Video Tour of Redesign: Back to the Future at MySpace? Or Just Another Retread?
Earlier this week, BoomTown visited MySpace HQ in Beverly Hills, Calif., to interview its new co-presidents, Michael Jones and Jason Hirschhorn, and get a look-see at its evolving revival plans to stop the social networking ship from sinking further.
Thus, I got a tour of a storyboard-like room at MySpace, where the team is trying to formulate the “discover and be discovered” motto it is now using, which is pretty much its old motto restated.
Can the old become new again?
In fact, a lot of the plan does sound a lot like shades of the past at MySpace, focusing on a younger, artistic demo with a heavy dose of pop culture.
Jazzed up, of course, with the latest social networking hooks, a cleaner user page redesign, topics pages, a focus on sharing content of all kinds, especially music, games and entertainment, and more.
That includes a new Today on MySpace, or TOM, to greet new users, rather than the famous analog Tom Anderson, co-founder and former first friend to all. Get it?
It is all part of a very slow-moving effort to turn MySpace into a socially-charged entertainment hub, which is now being led by Hirschhorn and Jones.
They took over management immediately after News Corp. (NWS) execs suddenly fired CEO Owen Van Natta last month.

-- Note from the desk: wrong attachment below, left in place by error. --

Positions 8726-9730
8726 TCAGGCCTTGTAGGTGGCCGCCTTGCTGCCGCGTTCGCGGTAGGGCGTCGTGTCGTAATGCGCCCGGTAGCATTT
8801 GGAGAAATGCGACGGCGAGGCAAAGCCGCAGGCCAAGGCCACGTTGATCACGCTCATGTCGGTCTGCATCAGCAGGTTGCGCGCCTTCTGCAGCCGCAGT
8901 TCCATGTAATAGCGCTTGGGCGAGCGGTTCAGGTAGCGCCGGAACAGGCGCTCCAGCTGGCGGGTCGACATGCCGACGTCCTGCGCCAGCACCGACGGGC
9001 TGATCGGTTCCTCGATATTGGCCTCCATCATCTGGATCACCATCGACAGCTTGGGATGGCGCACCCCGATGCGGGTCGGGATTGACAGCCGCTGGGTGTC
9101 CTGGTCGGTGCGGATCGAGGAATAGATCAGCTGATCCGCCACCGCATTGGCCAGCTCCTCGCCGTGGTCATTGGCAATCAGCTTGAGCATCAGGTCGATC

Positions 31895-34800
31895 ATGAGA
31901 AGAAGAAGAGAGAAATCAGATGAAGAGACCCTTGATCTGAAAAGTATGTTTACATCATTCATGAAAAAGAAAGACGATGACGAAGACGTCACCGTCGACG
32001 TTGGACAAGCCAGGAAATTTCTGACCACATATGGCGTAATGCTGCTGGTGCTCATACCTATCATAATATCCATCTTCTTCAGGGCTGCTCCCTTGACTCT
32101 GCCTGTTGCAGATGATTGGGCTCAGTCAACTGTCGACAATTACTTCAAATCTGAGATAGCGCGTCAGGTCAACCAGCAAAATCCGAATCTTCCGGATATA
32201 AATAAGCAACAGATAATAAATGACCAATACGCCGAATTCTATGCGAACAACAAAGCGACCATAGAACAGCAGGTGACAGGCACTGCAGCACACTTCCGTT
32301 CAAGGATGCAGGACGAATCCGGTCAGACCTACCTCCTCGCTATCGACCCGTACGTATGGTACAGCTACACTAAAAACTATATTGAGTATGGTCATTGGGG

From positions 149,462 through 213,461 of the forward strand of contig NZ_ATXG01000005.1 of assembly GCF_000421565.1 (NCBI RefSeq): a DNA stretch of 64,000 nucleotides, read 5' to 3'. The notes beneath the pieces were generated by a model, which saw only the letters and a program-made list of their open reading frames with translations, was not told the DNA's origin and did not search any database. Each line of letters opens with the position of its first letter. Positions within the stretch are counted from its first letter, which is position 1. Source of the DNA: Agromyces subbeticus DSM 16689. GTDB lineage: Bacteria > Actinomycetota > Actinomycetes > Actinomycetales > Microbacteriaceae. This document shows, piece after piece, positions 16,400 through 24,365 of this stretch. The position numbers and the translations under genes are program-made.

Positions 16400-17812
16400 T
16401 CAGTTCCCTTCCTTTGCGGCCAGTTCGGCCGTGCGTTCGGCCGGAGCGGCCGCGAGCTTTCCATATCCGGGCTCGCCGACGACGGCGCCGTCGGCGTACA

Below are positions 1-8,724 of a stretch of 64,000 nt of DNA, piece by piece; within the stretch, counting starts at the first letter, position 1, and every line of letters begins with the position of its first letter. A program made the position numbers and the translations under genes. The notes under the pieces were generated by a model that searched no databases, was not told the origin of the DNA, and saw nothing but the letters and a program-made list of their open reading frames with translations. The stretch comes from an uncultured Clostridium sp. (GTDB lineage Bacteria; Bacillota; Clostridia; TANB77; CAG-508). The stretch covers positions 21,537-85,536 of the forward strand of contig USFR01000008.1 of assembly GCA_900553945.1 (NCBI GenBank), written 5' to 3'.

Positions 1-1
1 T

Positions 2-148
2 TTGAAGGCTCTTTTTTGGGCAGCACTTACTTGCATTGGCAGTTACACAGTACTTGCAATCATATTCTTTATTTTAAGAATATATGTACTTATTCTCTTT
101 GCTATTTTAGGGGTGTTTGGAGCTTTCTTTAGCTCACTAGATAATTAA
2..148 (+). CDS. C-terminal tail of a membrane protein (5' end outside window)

The pair reported to Van Natta, and now they essentially share his job to revive MySpace, which has lost ground to fast-growing and more innovative sites such as Facebook.
Still, it is not a small enterprise, with upward of 100 million monthly visitors and just above $350 million in annual revenue.
Here’s a video of the tour I did in which the pair describe some of what they have been up to, which seems to center, most of all, on turning back the clock and returning to MySpace’s roots.
Is a proper retread–which is completely dependent on keeping talent and executing well–enough to stem the losses if there are enough newfangled features to make it all feel fresh?
Time will tell, but here’s a sneak peek:
(Full disclosure: News Corp. also owns Dow Jones, which owns this site.)